I started hitting the blogs again after reading the results of our library's LibQual+ survey. The results indicate that customers are unsatisfied with electronic access to library resources. While some of my colleagues point to the possibility that our web site and potential usability as the issues, I point to the possibility that people are simply using the web differently.
In late 2005, discussions about the concept of Library 2.0 began, which is concisely described in white paper by Ken Chad and Paul Miller. Chad and Miller propose that, “ Library 2.0 is a concept of a very different library service that operates according to the expectations of today’s library users. In this vision, the library makes information available wherever and whenever the user requires it." There are concerns that the Library 2.0 concept may disenfranchise those who need us most, as expressed by Michael Golrick
Since many are still not aware of this concept it is worth repeating.
The Principles of Library 2.0 ( a summary of Michael Stephens summary)
The underlying theme to Library 2.0 is the realization that library user communities are constantly changing and that library services must change proportionally. Libraries need to look at all our services and ask if they they still serve our customers? Do these services serve a large-enough group that the return on the investment in human and fiscal resources is positive?
- The library is everywhere. Outreach via technology should be the goal of every organization. Librarians need to get out from behind the reference desk.
- The library has no barriers. Make sure that library users can get to information no matter where they are.
- The library invites participation. How can libraries reach out and interact with our users? Can a library present a tag cloud for the physical browsing of a library collection? Do library systems include built-in RSS feeds, tagging, and user commenting?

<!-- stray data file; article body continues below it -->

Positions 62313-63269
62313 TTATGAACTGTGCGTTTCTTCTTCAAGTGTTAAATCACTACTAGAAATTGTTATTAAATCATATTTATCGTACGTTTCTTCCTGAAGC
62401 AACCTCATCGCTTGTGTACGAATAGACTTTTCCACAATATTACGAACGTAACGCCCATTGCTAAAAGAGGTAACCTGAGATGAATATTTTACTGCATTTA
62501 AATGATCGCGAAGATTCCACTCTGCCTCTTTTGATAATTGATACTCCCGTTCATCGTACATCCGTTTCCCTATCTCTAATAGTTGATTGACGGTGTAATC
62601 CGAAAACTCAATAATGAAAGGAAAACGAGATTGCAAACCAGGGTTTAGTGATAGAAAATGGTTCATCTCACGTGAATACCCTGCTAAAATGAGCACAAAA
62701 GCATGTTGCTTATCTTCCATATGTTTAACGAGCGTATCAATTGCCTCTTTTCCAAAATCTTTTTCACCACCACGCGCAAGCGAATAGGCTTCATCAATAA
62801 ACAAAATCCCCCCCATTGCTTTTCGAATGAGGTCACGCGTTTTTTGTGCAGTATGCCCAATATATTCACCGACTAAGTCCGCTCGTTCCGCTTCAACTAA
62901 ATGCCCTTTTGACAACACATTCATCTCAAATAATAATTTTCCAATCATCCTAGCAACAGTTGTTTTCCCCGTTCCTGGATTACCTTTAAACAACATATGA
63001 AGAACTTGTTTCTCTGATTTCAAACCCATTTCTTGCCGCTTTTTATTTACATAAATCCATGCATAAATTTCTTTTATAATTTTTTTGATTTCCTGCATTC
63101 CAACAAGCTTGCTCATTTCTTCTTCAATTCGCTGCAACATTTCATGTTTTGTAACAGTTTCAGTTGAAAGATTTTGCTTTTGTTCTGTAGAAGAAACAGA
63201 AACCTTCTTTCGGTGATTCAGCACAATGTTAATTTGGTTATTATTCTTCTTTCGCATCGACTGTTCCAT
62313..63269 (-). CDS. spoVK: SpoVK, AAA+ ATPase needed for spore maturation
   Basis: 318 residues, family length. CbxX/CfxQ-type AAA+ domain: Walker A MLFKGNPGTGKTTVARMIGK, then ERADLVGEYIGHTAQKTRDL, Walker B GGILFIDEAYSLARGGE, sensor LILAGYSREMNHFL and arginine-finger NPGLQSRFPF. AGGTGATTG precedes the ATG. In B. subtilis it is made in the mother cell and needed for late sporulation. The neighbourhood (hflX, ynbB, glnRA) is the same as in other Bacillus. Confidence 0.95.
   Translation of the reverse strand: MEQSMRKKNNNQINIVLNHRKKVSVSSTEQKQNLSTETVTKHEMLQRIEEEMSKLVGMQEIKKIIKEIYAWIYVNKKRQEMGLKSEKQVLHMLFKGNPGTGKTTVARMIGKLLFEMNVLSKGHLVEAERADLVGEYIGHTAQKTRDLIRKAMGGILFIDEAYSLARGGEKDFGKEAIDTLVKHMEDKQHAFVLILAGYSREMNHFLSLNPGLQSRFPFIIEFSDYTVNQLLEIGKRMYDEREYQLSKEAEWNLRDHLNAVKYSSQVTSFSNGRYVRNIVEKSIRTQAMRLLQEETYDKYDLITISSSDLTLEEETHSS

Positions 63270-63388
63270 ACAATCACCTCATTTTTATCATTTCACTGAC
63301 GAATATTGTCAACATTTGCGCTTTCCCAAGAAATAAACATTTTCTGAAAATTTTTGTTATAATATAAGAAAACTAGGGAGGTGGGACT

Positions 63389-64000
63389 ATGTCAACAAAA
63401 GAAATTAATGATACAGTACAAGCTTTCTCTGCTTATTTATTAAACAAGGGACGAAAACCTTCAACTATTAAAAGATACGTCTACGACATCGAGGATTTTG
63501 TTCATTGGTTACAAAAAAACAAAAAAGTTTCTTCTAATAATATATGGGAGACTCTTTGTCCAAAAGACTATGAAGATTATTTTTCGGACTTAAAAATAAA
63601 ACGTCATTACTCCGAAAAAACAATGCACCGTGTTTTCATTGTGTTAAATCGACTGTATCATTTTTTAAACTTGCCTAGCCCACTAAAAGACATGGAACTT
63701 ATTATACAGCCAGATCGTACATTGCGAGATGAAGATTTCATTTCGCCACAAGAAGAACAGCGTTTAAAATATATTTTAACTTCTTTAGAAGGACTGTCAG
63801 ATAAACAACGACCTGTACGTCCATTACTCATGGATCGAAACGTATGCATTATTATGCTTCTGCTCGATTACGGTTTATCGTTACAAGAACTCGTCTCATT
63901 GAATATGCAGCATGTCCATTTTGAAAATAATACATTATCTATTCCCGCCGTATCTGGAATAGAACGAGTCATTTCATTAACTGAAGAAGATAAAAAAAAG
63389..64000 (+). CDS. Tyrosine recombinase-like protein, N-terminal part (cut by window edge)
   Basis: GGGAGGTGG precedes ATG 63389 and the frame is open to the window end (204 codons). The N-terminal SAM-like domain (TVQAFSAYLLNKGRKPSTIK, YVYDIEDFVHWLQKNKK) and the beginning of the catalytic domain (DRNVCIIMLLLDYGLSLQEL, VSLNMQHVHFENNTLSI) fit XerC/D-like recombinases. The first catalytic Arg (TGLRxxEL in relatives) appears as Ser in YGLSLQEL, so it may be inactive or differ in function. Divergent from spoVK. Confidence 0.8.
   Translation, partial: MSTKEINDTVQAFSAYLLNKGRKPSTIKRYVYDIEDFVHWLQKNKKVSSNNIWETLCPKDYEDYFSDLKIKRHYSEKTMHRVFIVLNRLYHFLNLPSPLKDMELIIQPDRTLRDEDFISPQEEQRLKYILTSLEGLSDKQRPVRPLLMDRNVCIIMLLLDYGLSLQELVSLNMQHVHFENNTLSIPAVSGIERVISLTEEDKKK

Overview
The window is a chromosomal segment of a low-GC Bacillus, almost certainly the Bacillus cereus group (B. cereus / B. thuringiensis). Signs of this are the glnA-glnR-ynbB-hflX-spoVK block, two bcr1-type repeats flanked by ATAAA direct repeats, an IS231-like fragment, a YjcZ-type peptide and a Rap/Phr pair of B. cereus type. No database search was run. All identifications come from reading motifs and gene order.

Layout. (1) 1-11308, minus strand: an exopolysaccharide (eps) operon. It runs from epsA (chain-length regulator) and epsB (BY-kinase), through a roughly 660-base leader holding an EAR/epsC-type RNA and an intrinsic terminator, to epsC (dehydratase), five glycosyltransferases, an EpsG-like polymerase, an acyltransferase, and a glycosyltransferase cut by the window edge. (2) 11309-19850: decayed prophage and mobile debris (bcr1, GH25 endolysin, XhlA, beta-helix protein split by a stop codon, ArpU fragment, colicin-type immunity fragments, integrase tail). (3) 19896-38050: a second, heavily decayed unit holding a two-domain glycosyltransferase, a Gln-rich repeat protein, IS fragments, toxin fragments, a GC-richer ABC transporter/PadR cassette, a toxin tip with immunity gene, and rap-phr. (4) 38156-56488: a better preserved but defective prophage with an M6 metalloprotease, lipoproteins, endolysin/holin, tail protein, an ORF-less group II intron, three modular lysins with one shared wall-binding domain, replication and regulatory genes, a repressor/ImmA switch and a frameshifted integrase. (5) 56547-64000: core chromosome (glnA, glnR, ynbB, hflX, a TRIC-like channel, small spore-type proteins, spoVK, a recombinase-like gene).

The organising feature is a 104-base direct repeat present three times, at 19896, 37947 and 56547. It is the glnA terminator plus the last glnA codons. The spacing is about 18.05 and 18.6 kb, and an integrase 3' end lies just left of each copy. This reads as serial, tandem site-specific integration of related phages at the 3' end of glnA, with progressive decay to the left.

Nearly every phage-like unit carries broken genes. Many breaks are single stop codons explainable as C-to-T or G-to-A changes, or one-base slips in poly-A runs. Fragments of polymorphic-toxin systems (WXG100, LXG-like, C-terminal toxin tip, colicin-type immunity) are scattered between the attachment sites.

- The library uses flexible, best-of-breed systems. Libraries often make decisions about technology in libraries without much thought as to how systems interact. Are libraries licensing applications that will work for all of users no matter where they are?
- The library encourages the heart. The library will be a meeting place, online or physical, where my needs will be fulfilled and will allow users to create. Library's need to position themselves to help with finding the answers to how? and why?"
- The library is human. Users will see the face of the library no matter how they access services. Librarians will guide them via electronic methods as well as in person. Versed in the social networking tools, librarians will be able to adapt to the changing world. They will encourage and educate users.
- The library recognizes that its users are human too. Online and phgysical library space will be full of collaboration and conversation.
At issue is that the expectations of libraries for online interaction are changing. Users want to be content creators and contributors, not just consumers. We are seeing the emergence of the user-centered, online universe where people do most of their work, and play, within their web browser.
A discussion of the effect of Library 2.0 on librarians has to include the new skills that librarians need, which was a topic which Michael Stephens recently covered. We are at a time in our professional evolution where every librarian needs to have a core set of technnology skills. A list of such skills appeared in the June 2005 issue of T.H.E. Journal.
As technologies continue to change and evolve, librarians must continue to strive for excellence in their work. Today that includes continued time and effort to maintain and improve their technology skills. To evolve, not only do librarians need to rethink their skill sets, libraries need to reevaluate and redefine certain jobs including duties that include creating and using online tools for collaboration and creation.
The challange is what duties and processes need to be taken off job descriptions to make room for such tasks? How does one retool version 1.0 librarians who focus on library 1.0 services? Do we still need to have some 1.0 librarians in our organizations? Does the organization structure of a library need to be flattened to include more workgroups and teams? This is a significant challenge for library administrators. They need to make some hard choices - now - in order to avoid their library becoming irrelevent.
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